Two weeks ago, I wrote a column entitled Attention All Detractors, about how much I enjoyed when a pick I have gotten a lot of heat for pulls through and moves to the win column.
At the time, I noted big victories I grabbed with
and said I was waiting on
, a pick I made prior to partnering up with
, to pull through.
Last Friday, Wachovia finally came through too -- a $13,200 win. I had gotten quite a few emails about these deep-in-the-money call picks, questioning my logic. My column a few weeks ago was meant to address those questions and show how these picks came around just as I expected.
Today I want to expand on that theme. One recurring question I hear is whether my system works in a down market as well as an up market. Some have claimed -- incorrectly -- that my system only works during a bull market. This is simply not true. The stats don't lie, so let's go to the videotape.
I started the 2008 season on March 25, when I picked
in a column I posted on
. That day, the
closed at 1352.99. From there the index rallied, hitting 1426.63 in mid-May before steadily declining. Yesterday, Aug. 4, the index closed at 1249.01, more than 100 points lower than when the season started.
However, despite the decline during that time frame, I was able to ring the register over and over -- 47 times to be exact. I currently have $117,500 in the win column so far. Many of my early-season picks appeared on
. The others were provided in my subscription newsletter Nails on the Numbers, which is now the only place to get my picks. Nails on the Numbers launched in late April and relaunched with TheStreet.com in late June.
As I noted above, the S&P 500 hit its highest point this season in mid-May. If I only win when the market does well, it stands to reason that May would have been my best month. Also using the same logic, July would have been my worst. July was filled with pain all around, and the S&P 500 hit its lowest point of the season in mid-July.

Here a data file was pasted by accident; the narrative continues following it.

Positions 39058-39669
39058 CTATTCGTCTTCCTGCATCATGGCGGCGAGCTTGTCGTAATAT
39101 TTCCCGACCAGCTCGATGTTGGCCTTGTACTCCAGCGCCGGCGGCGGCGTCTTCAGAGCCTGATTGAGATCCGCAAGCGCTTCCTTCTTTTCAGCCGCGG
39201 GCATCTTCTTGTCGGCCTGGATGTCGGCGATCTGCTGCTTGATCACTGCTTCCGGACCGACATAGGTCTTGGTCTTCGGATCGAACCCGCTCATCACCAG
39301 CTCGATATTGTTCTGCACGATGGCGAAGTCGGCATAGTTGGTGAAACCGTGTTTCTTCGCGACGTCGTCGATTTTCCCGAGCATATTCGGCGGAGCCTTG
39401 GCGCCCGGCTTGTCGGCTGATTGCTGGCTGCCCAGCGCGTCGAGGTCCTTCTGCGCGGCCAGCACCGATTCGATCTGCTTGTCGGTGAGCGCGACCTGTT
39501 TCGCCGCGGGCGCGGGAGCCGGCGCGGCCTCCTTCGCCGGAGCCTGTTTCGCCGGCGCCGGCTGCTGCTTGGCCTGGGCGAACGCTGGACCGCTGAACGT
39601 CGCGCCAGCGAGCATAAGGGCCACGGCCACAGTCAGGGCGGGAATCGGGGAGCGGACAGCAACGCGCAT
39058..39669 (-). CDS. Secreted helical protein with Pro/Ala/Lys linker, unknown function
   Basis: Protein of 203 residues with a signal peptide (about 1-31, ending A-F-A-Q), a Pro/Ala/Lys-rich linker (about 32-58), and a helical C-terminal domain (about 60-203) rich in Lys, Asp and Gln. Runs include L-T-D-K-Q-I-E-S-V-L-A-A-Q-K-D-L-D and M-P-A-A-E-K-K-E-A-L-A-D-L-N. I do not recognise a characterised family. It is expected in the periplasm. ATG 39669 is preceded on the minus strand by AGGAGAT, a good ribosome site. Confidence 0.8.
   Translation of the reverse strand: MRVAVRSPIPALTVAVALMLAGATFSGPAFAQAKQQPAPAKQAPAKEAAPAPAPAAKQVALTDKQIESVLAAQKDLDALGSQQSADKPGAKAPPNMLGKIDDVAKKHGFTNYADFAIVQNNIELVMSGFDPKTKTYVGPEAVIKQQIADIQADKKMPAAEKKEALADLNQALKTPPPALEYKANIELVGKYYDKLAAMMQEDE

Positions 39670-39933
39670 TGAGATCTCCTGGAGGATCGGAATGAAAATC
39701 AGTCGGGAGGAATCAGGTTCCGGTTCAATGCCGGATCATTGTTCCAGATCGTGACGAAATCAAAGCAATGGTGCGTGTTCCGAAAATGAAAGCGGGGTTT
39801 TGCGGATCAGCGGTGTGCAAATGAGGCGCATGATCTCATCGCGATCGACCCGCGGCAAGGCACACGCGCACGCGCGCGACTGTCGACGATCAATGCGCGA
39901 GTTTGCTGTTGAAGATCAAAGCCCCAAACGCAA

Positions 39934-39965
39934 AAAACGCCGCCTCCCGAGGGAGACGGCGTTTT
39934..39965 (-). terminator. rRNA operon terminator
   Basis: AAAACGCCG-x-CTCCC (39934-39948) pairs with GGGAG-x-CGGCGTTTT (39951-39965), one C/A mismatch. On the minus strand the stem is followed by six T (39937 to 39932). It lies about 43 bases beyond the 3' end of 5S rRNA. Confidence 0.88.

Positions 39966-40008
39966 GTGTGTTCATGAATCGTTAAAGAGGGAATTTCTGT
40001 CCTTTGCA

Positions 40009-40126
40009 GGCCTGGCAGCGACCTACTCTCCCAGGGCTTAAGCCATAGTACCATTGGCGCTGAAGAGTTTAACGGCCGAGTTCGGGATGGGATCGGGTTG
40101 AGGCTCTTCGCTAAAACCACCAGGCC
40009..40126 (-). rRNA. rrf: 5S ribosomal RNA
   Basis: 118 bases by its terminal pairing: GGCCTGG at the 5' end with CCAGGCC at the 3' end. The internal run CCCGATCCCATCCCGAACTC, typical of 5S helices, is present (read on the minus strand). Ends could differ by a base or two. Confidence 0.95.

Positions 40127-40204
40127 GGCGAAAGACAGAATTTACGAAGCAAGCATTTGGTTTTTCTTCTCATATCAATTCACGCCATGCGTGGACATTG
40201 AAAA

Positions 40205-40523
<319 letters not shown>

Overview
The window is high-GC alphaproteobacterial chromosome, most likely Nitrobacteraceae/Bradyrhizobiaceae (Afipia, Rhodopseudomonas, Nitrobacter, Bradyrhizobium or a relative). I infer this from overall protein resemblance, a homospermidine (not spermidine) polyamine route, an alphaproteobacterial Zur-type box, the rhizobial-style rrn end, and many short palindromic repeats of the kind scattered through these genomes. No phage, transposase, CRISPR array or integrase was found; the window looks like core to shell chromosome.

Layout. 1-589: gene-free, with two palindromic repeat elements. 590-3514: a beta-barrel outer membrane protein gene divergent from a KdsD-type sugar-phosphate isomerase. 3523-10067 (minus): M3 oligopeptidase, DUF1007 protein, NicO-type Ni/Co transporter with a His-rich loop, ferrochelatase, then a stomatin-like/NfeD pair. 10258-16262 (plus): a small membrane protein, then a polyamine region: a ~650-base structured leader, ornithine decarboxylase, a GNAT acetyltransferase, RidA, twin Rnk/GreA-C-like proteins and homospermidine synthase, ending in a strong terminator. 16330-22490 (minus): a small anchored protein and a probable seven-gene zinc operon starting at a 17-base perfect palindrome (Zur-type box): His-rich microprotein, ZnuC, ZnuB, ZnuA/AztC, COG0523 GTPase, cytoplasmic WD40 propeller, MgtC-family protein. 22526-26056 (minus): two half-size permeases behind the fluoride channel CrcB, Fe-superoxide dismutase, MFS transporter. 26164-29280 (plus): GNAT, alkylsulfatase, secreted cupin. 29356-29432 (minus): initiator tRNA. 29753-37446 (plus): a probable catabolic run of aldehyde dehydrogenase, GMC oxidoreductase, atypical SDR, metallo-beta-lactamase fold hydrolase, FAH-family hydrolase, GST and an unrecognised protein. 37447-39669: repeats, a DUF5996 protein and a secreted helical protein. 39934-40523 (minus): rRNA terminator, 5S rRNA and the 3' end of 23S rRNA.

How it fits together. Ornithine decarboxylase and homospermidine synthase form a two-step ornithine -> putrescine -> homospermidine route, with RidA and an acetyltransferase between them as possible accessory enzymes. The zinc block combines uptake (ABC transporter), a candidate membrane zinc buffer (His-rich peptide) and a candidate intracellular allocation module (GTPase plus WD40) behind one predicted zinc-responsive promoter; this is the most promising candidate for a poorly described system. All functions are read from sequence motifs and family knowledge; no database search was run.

However, here are the stats. Are you ready? In May, I grabbed 11 wins for a total of $12,100. That's a very respectable total, especially considering I didn't have a ton of picks in play at that point because I started my season in late March. In July, I blew that number out of the water. It wasn't even close. I had 20 wins for a total of $70,800. Many of those wins were significantly more than $1,000 because I averaged down -- or added to my position -- as the price of the particular stock declined. When it bounced enough, I scored.
So far this season, I do not have one single loss on the books -- not one. With most of the picks I currently have in play, I have until January for them to turn my way. Sure, some of the 14 picks in play have gone down since I picked them. That's inevitable. Morgan Stanley went down. Citigroup went down.
stumbled. So did
. By the way, I picked up a $3,200 win with Motorola yesterday.
It's what you do when the picks go down that separate the winners from the losers. When a pick goes down, I choose to follow the rules ... all the way to the bank.
Remember: Life is a journey, enjoy the ride!
At the time of publication, Dykstra had no positions in stocks mentioned.
Nicknamed 'Nails' for his tough style of play, Lenny is a former Major League Baseball player for the 1986 World Champions, New York Mets and the 1993 National League Champions, Philadelphia Phillies. A three time All-Star as a ballplayer, Lenny now serves as president for several privately held businesses in Southern California. He is the founder of The Players Club; it has been his desire to give back to the sport that gave him early successes in life by teaching athletes how to invest and protect their incomes. He currently manages his own portfolio and writes an investment strategy column for TheStreet.com, and is featured regularly on CNBC and other cable news shows. Lenny was selected as OverTime Magazine's 2006-2007 "Entrepreneur of the Year."